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The Ashland Recycling Center

Act Locally: Recycling center again accepting soft plastic for recycling

Like any responsible environmentalist I have been throwing my trash into separate bins for decades, assuming that the city-contracted waste hauler was sending mixed garbage to a local landfill, and plastics, glass, and paper to American manufacturers who recycled the materials into new products. How surprised and confused was I when earlier this spring the news media announced that manufacturers in China were no longer willing to take most of the plastic garbage the citizens of the Rogue Valley were sending them!

As luck would have it, Jackson County has two hauling companies: one for Medford and Phoenix, and one serving Ashland and Talent. Because Recology negotiates its own set of contracts as to where recyclables are reprocessed, Ashlanders are not being asked to make the same drastic changes to their recycling patterns as the residents of Phoenix and Medford. The woman responsible for managing these contracts is Recology Waste Zero Specialist Jamie Rosenthal.

Jamie grew up in Coos Bay, where she learned early on to be responsible about waste from a father who spent weekends collecting trash left behind by beachcombers. Ironically, her father was employed by a paper mill, so Jamie grew up seeing all sides of the impassioned battle between environmentalists and Oregon’s timber industry. In the cross-fire, her father’s paper mill was shuttered, causing her family serious economic hardship. When Southern Oregon University offered Jamie a generous scholarship, she moved to Ashland in 1997.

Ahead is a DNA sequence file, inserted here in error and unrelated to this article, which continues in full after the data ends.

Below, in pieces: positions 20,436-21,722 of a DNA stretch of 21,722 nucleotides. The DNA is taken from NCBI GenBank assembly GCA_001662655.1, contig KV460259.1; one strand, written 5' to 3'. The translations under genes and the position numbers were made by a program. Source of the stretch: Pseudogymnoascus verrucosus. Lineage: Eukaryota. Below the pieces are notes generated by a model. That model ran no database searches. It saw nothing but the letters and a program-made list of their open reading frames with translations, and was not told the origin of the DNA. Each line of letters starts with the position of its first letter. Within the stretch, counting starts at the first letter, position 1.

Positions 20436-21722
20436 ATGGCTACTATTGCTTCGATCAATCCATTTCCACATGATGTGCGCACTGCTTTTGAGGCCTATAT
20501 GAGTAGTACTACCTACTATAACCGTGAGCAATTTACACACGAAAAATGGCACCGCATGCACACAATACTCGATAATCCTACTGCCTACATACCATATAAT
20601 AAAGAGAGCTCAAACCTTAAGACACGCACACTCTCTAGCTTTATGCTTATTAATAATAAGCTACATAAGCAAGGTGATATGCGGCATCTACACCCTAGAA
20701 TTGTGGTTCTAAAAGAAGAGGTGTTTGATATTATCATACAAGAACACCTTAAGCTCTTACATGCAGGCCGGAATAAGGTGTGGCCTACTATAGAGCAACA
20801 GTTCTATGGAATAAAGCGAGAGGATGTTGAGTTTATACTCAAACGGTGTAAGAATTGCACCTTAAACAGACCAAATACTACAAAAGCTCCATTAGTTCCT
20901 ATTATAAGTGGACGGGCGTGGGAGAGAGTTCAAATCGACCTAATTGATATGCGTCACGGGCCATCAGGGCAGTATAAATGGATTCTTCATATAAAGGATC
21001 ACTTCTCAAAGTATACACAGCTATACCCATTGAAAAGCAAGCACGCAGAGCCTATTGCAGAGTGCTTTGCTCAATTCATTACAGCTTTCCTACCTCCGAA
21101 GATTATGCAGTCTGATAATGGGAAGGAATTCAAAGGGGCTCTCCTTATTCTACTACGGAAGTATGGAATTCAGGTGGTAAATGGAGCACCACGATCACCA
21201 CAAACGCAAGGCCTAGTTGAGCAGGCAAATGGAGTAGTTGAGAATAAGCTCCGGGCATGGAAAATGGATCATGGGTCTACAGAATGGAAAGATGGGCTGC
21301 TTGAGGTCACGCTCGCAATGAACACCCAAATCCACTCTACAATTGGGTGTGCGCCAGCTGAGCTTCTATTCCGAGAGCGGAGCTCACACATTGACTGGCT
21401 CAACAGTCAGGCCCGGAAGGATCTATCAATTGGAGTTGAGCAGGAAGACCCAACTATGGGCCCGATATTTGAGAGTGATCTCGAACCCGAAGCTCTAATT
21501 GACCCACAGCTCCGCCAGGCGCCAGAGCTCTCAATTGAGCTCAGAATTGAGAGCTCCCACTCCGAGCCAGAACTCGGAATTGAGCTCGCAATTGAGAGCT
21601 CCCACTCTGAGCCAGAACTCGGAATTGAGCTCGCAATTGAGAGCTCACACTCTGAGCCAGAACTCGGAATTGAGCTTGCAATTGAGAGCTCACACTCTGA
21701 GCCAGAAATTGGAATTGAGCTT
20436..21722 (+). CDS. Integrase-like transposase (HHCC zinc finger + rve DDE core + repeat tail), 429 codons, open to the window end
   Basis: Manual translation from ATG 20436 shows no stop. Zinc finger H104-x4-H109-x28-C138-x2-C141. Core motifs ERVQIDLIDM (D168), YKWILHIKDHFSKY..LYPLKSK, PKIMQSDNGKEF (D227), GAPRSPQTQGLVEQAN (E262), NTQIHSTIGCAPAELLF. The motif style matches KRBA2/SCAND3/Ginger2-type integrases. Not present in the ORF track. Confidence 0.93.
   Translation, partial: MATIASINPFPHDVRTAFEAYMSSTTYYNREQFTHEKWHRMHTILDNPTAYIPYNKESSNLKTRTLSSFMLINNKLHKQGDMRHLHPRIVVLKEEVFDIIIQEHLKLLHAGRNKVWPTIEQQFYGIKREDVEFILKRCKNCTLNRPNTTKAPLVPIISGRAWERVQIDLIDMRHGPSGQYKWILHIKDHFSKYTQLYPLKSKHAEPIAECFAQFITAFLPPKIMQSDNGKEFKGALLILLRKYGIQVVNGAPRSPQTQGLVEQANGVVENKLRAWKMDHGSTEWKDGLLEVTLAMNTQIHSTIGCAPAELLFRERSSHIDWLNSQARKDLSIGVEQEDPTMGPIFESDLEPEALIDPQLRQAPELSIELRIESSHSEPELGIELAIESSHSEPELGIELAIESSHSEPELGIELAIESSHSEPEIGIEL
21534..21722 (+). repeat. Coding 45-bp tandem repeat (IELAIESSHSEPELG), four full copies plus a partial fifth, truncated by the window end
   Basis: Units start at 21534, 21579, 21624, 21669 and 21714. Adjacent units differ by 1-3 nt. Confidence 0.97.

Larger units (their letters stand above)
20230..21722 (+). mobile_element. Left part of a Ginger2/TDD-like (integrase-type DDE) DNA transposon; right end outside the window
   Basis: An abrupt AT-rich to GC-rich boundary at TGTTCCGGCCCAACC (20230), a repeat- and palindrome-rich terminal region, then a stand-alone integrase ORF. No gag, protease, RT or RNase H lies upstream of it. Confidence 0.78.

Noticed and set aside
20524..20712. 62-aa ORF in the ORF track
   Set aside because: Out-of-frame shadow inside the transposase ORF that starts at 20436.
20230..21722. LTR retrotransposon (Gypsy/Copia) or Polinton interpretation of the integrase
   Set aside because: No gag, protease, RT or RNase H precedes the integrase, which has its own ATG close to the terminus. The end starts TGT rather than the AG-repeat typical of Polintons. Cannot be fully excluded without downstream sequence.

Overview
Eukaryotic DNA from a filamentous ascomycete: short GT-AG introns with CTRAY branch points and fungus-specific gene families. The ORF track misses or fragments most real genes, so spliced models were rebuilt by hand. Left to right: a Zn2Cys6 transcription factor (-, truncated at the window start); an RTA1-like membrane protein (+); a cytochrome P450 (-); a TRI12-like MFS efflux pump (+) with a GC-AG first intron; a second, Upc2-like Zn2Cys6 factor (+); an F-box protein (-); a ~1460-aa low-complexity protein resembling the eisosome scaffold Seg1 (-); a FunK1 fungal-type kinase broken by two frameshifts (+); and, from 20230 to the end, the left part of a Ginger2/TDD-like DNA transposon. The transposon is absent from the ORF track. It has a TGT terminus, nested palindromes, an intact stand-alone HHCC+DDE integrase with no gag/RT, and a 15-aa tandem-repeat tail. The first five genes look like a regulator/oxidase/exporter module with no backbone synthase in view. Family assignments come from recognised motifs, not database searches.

Wanting to put her degree in communications to good purpose, Jamie researched several local companies before deciding that employee-owned Recology had a mission (“to return resources to their best and highest use”) that resonated with her own values. Working her way up from customer service to her present position, Jamie is now responsible for educating residents on how to reduce waste and recycle properly, as well as determining to which companies Recology can profitably sell the resources it has collected from its customers.

That is no simple task. Haulers pick up the contents of our curbside bins and bring them to the “transfer” station on North Valley View Road. From there, non-recyclables are sent to a landfill site in Eagle Point, while glass is trucked up to a company in Portland, where it is crushed, melted and repurposed.

As of June, certain plastic bags are being sent to Virginia-based, Trex, which will turn them into decking materials (see below). Paper and hard plastics are sold to manufacturers both in this country and abroad. Jamie explains, “the destination just depends on where the highest demand is, or where the best price can be found.” Much of the manufacturing of plastics is located in China and other Asian countries, so container ships returning to their point of origin are filled with our mixed recycling.

That said, Jamie encourages consumers to contemplate the meaning of the slogan “Reduce, Reuse, Recycle,” and emphasize the first two sets of actions. “It is important to remember that the ‘Three Rs’ is a hierarchy. The act of simply tossing something into your mixed recycling cart does not automatically make you a ‘good’ person. You’ve simply out-sourced your problem. If you are truly interested in having an impact, start thinking about ways you can reduce your consumption, and reuse materials whenever possible.”

Due to Jamie’s negotiations with Trex, Ashlanders now have a clear, concrete action they can take. Rather than throwing all soft plastics into the combined trash, we can separate our bags, bubble wrap, etc. into two categories of plastic: 1. clear or 2. containing some type of color (see Trex website for a full list of acceptable soft plastics: www.trex.com/recycling/recycling-partnerships/). Ashlanders can then bring these soft plastics down to the Ashland Recycling Center on Water Street at Van Ness (open from 9 a.m. to 5 p.m. Monday through Saturday).

Ashland resident, author and anthropologist Nina Egert has been a lay environmentalist since the early 1970s.

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